Why does Abigail start accusing people in act one of The Crucible?

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Since her parents were killed, Abigail has spent her life as a poor relation in the house of the Reverend Parris. This cannot have been an easy or agreeable position, but it has given her a first-class training in the arts of dissimulation. Abigail has had to lie to her uncle regularly and often, to the point that she now lies by default and avoids the truth as a matter of preference.

When Hale is questioning Tituba, Abigail sees an opportunity to deflect attention from herself and her dancing in the woods. She pretends to repent of her own sin in dancing for the devil and then moves on, with all possible speed, to accusing others.

It may be that Abigail has already noticed Betty stirring when she begins her string of accusations. In any case, Betty quickly "picks up the chant," as Miller's notes direct, lending support to Abigail's accusations. Deflecting attention from her own transgressions is clearly Abigail's principal motive—and it may initially be her only one—but she is devious enough to consider other reasons for making these accusations, even in act I.

Abigail has tasted power in the effect her beauty has on John Proctor, and it is clear that she enjoys being powerful. He accusations make her, for a brief period, the most powerful person in Salem. She manipulates even the judges, Danforth and Hathorne. She has also been humiliated by the people of Salem for her tendency to laugh in church and for her hasty departure from the Proctor household. It cannot have been long before Abigail realized that these accusations were a perfect way of taking revenge on those who slighted her. Both these motives could have been in her mind from the very beginning, along with her determination to save herself.

Last Updated by eNotes Editorial on February 19, 2020
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First and foremost, Abigail starts falsely accusing people of witchcraft in order to save her bacon. She was the one cavorting around with the other girls in the forest that night, trying to raise the spirits of the dead. For the God-fearing Puritans of Salem, such behavior is tantamount to witchcraft, and Abbie knows full well that she'll be in serious trouble should her behavior ever become public knowledge. To be forewarned is to be forearmed, as they say, and Abbie figures that if she starts accusing people before they accuse her, then she'll have a head start over them.

Abbie also starts accusing people of witchcraft because it gives her a sense of power. And this is a whole new feeling for her. A young orphan without any real social status, Abbie is a marginalized figure in Salem society.

Yet all that changes as soon as she starts pointing the finger of suspicion. All of a sudden, a nobody has been magically transformed into a very important person about town. Making false accusations gives Abbie a real sense of power. People are afraid of her; the judges of the court hang on her every word; and revenge can be carried out against all those who've wronged Abbie in some shape or form, starting with John Proctor.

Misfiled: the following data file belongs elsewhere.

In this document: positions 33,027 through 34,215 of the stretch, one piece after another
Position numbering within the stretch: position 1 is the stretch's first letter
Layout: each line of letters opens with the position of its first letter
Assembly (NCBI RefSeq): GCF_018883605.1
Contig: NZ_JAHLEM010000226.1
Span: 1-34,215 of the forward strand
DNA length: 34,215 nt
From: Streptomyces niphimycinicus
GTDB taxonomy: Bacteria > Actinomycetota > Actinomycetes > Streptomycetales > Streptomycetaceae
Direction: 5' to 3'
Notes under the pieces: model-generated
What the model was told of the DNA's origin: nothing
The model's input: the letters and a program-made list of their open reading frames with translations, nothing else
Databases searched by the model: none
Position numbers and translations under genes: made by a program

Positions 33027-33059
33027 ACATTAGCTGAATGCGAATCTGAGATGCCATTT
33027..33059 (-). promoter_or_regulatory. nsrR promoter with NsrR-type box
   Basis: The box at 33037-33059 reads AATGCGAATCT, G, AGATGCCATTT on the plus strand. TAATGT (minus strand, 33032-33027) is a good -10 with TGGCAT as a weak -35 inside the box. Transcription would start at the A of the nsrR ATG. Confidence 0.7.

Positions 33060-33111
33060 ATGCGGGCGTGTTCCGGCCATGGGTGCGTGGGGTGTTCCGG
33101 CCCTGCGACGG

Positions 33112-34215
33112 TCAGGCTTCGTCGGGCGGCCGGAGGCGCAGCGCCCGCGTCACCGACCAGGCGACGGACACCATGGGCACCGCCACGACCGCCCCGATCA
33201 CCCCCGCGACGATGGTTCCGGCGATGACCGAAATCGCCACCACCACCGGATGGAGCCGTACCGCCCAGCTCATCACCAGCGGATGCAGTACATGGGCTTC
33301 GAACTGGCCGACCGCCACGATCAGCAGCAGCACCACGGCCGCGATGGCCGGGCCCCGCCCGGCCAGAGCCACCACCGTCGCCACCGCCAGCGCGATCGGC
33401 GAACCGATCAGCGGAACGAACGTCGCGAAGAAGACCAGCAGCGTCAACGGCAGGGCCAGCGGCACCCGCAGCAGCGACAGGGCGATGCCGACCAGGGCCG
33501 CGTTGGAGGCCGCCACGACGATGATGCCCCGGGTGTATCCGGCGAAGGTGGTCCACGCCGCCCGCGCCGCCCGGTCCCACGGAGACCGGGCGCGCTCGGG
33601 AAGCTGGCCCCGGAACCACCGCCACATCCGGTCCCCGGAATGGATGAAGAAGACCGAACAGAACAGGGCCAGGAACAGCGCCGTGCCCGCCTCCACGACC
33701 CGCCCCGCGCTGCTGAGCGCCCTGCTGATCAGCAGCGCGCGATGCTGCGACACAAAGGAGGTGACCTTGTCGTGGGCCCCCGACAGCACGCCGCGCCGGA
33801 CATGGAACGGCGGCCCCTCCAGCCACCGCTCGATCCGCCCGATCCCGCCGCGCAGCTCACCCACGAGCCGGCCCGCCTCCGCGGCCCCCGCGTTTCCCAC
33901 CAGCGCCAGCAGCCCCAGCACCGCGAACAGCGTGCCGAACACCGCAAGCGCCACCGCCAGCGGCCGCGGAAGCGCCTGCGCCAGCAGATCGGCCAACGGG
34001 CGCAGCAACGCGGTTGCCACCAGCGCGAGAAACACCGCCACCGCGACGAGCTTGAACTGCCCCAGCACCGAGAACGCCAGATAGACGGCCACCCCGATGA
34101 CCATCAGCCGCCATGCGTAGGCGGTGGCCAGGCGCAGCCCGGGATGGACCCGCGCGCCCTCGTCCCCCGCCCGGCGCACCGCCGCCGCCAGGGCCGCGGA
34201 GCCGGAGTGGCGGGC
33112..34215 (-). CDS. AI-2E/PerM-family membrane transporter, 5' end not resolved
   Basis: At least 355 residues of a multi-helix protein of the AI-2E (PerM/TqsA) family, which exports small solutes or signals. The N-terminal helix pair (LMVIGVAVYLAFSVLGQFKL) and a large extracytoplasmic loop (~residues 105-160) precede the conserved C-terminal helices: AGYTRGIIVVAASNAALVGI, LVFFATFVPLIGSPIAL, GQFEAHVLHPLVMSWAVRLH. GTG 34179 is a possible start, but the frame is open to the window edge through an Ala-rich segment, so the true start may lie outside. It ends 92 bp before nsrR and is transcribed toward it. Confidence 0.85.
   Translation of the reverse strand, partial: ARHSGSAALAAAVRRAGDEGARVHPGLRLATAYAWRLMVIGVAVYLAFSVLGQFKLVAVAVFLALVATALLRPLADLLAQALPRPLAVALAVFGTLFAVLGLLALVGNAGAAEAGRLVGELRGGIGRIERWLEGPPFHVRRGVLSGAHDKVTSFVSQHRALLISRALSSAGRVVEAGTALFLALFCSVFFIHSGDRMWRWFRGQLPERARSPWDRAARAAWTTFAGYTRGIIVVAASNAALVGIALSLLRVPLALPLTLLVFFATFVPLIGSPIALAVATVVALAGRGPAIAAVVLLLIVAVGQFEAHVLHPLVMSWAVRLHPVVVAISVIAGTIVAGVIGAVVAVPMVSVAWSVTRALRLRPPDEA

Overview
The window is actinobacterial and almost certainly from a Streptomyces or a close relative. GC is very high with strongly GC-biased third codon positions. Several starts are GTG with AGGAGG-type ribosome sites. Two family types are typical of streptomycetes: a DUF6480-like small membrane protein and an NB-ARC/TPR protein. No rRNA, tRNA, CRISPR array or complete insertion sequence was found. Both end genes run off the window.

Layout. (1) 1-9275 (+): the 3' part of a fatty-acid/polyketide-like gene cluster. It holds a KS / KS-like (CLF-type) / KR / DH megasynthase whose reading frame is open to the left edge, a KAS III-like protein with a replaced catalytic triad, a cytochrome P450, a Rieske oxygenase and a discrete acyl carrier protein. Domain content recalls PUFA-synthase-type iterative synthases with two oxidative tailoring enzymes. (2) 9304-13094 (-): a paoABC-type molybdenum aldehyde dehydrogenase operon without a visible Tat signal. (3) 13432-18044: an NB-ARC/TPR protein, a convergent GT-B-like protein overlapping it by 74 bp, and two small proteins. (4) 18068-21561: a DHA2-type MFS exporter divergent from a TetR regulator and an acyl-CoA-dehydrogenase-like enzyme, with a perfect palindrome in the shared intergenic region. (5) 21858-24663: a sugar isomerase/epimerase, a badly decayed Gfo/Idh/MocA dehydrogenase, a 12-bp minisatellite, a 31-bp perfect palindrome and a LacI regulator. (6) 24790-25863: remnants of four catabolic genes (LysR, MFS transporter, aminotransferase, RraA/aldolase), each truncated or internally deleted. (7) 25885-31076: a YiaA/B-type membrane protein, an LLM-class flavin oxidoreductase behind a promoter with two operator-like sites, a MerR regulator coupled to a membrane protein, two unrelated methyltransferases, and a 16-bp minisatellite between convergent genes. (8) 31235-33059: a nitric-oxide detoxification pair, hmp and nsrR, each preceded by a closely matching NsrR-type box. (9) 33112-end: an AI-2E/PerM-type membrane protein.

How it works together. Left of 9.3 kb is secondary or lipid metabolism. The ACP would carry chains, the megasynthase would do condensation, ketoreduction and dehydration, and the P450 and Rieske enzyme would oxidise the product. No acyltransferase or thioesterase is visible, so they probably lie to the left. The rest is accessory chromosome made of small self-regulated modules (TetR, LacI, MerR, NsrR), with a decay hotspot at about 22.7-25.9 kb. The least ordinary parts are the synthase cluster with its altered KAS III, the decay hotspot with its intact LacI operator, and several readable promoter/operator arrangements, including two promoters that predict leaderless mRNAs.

Last Updated by eNotes Editorial on February 19, 2020
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In Act One, Parris chastizes Abigail for dancing in the forest with his daughter. Parris continually asks Abigail if she was involved in any type of witchcraft, but Abigail swears that she was not conjuring spirits. The Putnams then arrive and begin to discuss the rumors of witchcraft. After the Putnams and Parris leave Betty's room, Mary Warren tells Abigail that the entire countryside is talking about witchcraft. Mary fears that all the girls, including Abigail, will be accused of being witches. When Reverend Hale arrives and begins questioning Abigail about dancing in the forest, she begins to feel pressured and blames Tituba. When Tituba enters the room, Abigail swears that she made her drink blood. After Tituba begins confessing, Abigail senses an opportunity to further distance herself and begins accusing other Salem citizens of witchcraft. Essentially, Abigail does not want to be punished for dancing in the forest which happens to be a serious offense in Puritan society. She begins to blame other citizens in order to avoid suspicion of being a witch and realizes that her accusations are taken seriously. Abigail continues to manipulate the Puritan court by accusing other citizens in hopes of destroying Elizabeth so that she can have a relationship with John Proctor. 

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To save herself. She knows that the penalty for practicing witchcraft is death by hanging. At first, she sees Tituba as the easiest target, but then things get out of hand. Eventually, thirty-nine people are accused.

Abigail becomes heady with power. Although she probably began her accusations to save her own neck, she comes to enjoy the thrill of having the town scramble around and loves watching the panic that ensues. As her power grows, she begins to wield it more skillfully (in her thinking), believing that she can get rid of her nemesis, Elizabeth Proctor. Elizabeth is her former lover's wife, and with her out of the picture, Abigail is sure the prize, John, will be hers.

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